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Movie Reviews: Ajami, Order of Chaos, The Wolfman

DEAR JOHN Special Forces soldier John (Channing Tatum) and privileged altruist Savannah (Amanda Seyfried) aren’t Abelard and Heloise, but their epistolary romance gives the USPS logo an erotic charge. To cut through the shameless syrup of their source material, adaptations of Nicholas Sparks’ novels require that real heat be generated between love-torn leads. Tatum and Seyfried exhibit the same chemistry Ryan Gosling and Rachel McAdams shared in 2004’s The Notebook — the most profitable page-to-screen transition in the Sparks oeuvre — and Dear Johnclosely follows that film’s template: the South Carolina setting, the romance between a prole guy and rich gal, separation by war, putting pen to paper, mental impairments (autism in Dear John, Alzheimer’s inThe Notebook), casting one of the stars of Mean Girlsas the female lead. Director Lasse Hallström, who cut his teeth crafting mini-melodramas in Abba videos, deals with the inevitable emotional contrivances (mild 9/11-sploitation, diseases ex machina) matter of factly. The biggest surprise here is Tatum, whose butch reticence has never been put to better use: His saddest farewell isn’t to his lady but to a man even more uncommunicative than he is. (Melissa Anderson) (Citywide)

GO  AJAMI A contemporary crime drama edged with Greek tragedy, Ajami is an untidy, despairing, oddly exhilarating joint venture by writer-directors Scandar Copti, an Israeli Arab, and Yaron Shani, an Israeli Jew. Set on the tinderbox margins of a rundown quarter of the Tel Aviv–adjacent city of Jaffa, the movie’s multiple plots and unwieldy, mostly nonpro ensemble of Arabs and Jews might better lend themselves to a television series. Yet it teems with life, energized by fierce formal ambitions. Barely held together by chapter headings, the action — which opens in the middle of its converging storylines with a mistaken drive-by shooting — switches dizzyingly between time, place and point of view, and the fact that you can’t tell one kind of Semite from another works its own sadly ironic magic. The bleak future Ajami projects for peace within and across Israel’s borders can be hard to bear, but this sympathetically humanist movie takes its place among a new generation of Middle Eastern films, which measures the terrible toll of war not only in dead bodies but also in the very fabric of everyday life for Arabs, as well as Jews. (Ella Taylor) (Monica 4-Plex, Music Hall, Town Center)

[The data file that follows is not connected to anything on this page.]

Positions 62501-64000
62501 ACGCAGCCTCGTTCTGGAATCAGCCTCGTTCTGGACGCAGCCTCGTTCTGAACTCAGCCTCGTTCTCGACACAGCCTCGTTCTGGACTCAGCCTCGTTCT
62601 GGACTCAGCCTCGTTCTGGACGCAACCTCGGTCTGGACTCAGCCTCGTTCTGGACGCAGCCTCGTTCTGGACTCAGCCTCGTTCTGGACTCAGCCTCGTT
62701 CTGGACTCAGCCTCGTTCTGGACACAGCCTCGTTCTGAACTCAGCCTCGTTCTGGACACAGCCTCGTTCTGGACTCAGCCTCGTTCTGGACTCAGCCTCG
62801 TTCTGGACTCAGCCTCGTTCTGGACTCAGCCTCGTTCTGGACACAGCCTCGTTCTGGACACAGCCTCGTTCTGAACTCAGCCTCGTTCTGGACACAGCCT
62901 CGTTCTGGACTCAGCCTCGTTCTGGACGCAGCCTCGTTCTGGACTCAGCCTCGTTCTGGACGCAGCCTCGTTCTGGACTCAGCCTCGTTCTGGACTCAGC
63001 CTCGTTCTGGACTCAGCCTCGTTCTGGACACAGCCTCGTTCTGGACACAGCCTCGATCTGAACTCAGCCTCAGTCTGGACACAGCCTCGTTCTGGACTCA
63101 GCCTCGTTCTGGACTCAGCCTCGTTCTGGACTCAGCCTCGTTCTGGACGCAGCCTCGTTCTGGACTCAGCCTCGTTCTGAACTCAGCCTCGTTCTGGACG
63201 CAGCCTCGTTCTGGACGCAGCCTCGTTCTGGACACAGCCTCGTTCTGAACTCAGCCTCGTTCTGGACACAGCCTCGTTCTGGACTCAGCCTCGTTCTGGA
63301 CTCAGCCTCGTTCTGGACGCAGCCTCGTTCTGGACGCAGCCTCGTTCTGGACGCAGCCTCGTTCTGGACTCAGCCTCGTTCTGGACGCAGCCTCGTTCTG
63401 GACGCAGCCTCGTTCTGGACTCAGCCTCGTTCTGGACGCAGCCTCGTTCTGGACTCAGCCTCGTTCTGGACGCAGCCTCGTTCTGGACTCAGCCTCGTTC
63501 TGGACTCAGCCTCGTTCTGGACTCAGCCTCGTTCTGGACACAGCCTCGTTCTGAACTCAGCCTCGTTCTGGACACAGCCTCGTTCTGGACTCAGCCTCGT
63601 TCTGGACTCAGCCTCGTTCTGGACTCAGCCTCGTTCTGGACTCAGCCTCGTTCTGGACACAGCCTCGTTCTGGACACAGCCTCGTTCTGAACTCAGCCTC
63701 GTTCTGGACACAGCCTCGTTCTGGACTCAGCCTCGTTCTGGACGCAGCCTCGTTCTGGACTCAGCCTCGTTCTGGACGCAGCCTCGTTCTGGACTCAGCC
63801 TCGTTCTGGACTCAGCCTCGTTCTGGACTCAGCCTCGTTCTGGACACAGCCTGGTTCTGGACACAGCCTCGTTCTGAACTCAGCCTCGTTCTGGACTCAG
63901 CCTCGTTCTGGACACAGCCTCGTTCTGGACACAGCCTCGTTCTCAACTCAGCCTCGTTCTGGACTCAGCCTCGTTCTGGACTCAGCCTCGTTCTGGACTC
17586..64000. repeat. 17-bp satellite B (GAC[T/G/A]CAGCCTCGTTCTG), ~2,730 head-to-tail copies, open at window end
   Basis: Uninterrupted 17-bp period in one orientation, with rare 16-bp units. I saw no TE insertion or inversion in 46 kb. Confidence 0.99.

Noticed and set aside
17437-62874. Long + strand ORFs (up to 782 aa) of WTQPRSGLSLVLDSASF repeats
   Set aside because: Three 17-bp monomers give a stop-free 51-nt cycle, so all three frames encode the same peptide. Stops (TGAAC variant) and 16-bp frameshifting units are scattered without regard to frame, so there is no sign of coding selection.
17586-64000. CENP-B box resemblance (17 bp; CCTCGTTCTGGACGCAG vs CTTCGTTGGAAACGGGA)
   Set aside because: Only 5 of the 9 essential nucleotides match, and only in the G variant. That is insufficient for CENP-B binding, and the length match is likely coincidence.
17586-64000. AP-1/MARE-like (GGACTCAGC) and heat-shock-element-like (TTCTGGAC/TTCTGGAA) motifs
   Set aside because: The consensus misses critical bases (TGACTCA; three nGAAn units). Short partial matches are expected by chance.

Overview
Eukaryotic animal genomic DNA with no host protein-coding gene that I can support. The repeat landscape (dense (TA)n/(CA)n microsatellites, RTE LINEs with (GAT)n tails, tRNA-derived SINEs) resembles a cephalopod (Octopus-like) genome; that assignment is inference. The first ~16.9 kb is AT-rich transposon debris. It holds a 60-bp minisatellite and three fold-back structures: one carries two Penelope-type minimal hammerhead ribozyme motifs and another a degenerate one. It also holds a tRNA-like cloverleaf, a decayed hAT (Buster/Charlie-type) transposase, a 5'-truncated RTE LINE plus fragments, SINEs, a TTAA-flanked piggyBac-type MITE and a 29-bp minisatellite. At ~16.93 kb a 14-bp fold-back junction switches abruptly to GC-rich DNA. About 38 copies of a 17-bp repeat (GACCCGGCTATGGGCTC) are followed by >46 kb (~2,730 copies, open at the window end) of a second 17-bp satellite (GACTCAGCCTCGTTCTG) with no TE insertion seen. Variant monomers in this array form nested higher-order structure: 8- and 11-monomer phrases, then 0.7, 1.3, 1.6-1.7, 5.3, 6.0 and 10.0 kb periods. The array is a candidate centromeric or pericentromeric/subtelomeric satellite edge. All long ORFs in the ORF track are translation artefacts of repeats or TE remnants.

GO  THE MOST DANGEROUS MAN IN AMERICA: DANIEL ELLSBERG AND THE PENTAGON PAPERS Daniel Ellsberg was an ex-Marine, trusted analyst and Cold Warrior under Secretary of Defense Robert S. McNamara, who, “from the entrails of a bureaucratic war machine” — per a latter-day peacenik cohort — converted to antiwar dove. Leaking 7,000 Xeroxed pages of the Pentagon Papers study to newspapers, Ellsberg gave the world an alternate history of five administrations’ policies in Southeast Asia, and spurred a breached White House into paranoiac espionage, ending in presidential resignation. Ellsberg has been resurrected as an “eternal left” hero in recent times, publishing a memoir in 2002 and being played by James Spader in a 2003 TV movie. Filmmakers Judith Ehrlich and Rick Goldsmith approach their subject as though burnishing an icon — he withstands the homage well. In old age, Ellsberg is still an articulate interviewee; seen in his years of infamy, he resembles a wiry amalgam of the Cassavetes regulars. The impressive roll call of assembled talking heads includes “Plumber” Egil “Bud” Krogh, who authorized the burgling of Ellsberg’s psychiatrist’s office; and Anthony Russo, Ellsberg’s recently deceased accomplice and RAND Co. co-worker. Most Dangerous Man makes a few distracting embellishments — reenactments (some shabbily animated), melodramatic cloak-and-dagger scoring — but in the main, it’s a professional job, standing above the crowd of politico documentaries that proliferate like kudzu over art-house screens. (Nick Pinkerton) (Music Hall)